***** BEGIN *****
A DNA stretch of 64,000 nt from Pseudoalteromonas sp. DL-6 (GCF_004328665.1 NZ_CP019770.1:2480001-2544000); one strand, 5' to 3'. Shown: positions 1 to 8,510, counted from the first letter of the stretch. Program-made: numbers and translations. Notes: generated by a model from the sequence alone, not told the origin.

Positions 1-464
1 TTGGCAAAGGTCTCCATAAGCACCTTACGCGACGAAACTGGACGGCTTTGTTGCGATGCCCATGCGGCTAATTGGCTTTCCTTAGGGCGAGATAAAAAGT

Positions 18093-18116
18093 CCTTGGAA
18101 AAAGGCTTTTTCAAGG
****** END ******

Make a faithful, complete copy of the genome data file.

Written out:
A DNA stretch of 64,000 nt from Pseudoalteromonas sp. DL-6 (GCF_004328665.1 NZ_CP019770.1:2480001-2544000); one strand, 5' to 3'. Shown: positions 1 to 8,510, counted from the first letter of the stretch. Program-made: numbers and translations. Notes: generated by a model from the sequence alone, not told the origin.

Positions 1-464
1 TTGGCAAAGGTCTCCATAAGCACCTTACGCGACGAAACTGGACGGCTTTGTTGCGATGCCCATGCGGCTAATTGGCTTTCCTTAGGGCGAGATAAAAAGT

Positions 18093-18116
18093 CCTTGGAA
18101 AAAGGCTTTTTCAAGG